An immigrant watching a politicized Naturalization Ceremony

Cynthia Via
4 min readAug 29, 2020


Image: Cynthia Via

During the second night of the RNC, Trump held a Naturalization Ceremony for five citizen applicants at the White House in the middle of a convention. I watched in horror as they lifted their hands to take the Oath of Allegiance while the president watched on, almost egging them on.

As an immigrant who participated in an official ceremony several years ago, I was appalled by the use of this sacred moment as a political prop. Not only was it gaslighting immigrants who have suffered under this administration, but it was reminiscent of other dictators politicizing a government process and broadcasting party allegiance from public officials.

When I sat in for my own ceremony, we did not have cameras filming, nor were we influenced to take part in a political event. Instead, we freely pledged allegiance to the U.S., and not to any one party or individual. During the RNC, I could tell there was a slight discomfort on the faces of those immigrants standing next to the podium that night. Some did not smile, and if they did, it felt like they had to because of the occasion. It’s possible they were influenced to participate, seeing as there are delays in the U.S. Citizenship and Immigration Services (USCIS).

Immigrants who have suffered for the last 3.5 years under this president were gaslighted. Advocates who fight for immigrants to stay and seek asylum were also gaslighted.

Many of us have seen the damage, from his use of derogatory language towards immigrants, ordering family separation at the border, ending and restricting DACA and asylum seekers, indiscriminately deporting immigrants, and increasing the length of detentions.

We watched a twisted version of reality as the most anti-immigration president in U.S. history, decided to grant citizenship to applicants from countries that he’s referred to as “shit holes” at some point. A sacred and proud moment was turned into propaganda. For immigrants, this is the final step after going through the long application process: the fingerprints, interviews, exam (English and Civics) — and possibly years of waiting and working to survive in a new country.

For immigrants having left countries where party allegiance is sometimes forced on government officials, it felt oddly similar when acting Homeland Security Secretary, Chad Wolf, praised Trump.

“Mr. President, I want to again commend you for your dedication to the rule of law and for restoring integrity to our immigration system,” acting Homeland Security Secretary Chad Wolf told Trump. “Thank you for hosting such a patriotic celebration here at the White House today.”

Heads of government agencies are suppose to keep their neutrality and independence when it comes to political parties. Wolf’s appearance that night is a violation of the Hatch Act, which prohibits federal employees from performing political activities on duty.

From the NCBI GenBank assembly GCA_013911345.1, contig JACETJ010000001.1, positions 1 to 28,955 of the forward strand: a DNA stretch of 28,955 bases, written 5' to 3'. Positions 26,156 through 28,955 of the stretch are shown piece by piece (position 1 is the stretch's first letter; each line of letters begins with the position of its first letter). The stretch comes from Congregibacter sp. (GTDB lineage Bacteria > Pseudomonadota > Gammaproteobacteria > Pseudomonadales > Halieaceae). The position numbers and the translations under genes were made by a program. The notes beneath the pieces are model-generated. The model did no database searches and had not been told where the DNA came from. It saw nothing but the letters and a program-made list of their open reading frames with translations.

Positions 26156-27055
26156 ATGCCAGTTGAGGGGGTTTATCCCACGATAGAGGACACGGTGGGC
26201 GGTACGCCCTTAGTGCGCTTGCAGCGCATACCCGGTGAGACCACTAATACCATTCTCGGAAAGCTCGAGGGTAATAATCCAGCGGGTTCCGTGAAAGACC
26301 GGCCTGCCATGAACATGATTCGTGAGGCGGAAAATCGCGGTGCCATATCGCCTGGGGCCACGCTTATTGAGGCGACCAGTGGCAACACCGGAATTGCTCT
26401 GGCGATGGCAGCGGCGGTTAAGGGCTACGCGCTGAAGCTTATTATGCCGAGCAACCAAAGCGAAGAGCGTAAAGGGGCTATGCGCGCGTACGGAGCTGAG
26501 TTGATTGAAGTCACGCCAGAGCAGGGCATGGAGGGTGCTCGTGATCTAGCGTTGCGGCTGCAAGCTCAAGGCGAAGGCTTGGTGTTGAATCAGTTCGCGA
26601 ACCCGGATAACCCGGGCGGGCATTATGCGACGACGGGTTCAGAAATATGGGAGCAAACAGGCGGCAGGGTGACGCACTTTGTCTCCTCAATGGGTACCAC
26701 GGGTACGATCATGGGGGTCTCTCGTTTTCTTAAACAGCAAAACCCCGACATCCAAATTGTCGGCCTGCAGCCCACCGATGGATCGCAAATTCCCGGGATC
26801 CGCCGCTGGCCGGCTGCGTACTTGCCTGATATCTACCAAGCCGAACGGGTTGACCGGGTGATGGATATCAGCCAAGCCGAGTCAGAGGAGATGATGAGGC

Only dictators use the power of their office for reelection campaigns and show favoritism depending on party allegiance of public officials. The government is not suppose to be an extension of the president, but it’s clear Trump has turned the White House into his own brand of demagoguery.

As seen throughout the RNC — this strategy to aggressively convince suburban voters, a group Trump won in 2016, that it’s permissible to vote for him. He may be in danger of losing these folks to Biden, especially with his performance on the pandemic, the economy, immigration, racial injustice and trade. He needs to convince enough swing voters to vote for him with these seemingly noble gestures for minorities.

Despite his pro-immigrant rhetoric during the convention and his bombastic show of governance to prove his kindness, he continues to reduce legal immigration.

As many as 126,000 are waiting to take their oath ceremony, since the USCIS suspended in-person services due to Covid-19 and refused to conduct them remotely. Everyday that the USCIS remains closed, an additional 2,100 soon-to-be citizens will be added to the backlog, cutting the time of eligibility for the November election.

By next year, Trump will reduce legal immigration by 49% since becoming president, which will significantly impact the nation’s economic growth. Some of the policies most responsible for reduction on legal immigration include: the travel ban against muslim countries, reducing refugees gaining permanent residence, preventing Central Americans from applying for asylum at the border, and changes to lower the number of asylum applicants approved each year, suspending Family-Sponsored Preferences, as well as Diversity Visas.

Additionally, the administration implemented spending cuts to USCIS to prevent furloughs, severely impacting operational cost that will increase “backlogs and wait times across the board, with no guarantee we can avoid future furloughs.” Billionaires get tax-cuts, but social services for legal immigration, which will not only increase economic growth, but provide sanctuary for asylum seekers, are expendable.



Cynthia Via

Writer, journalist and lover of poems and birds.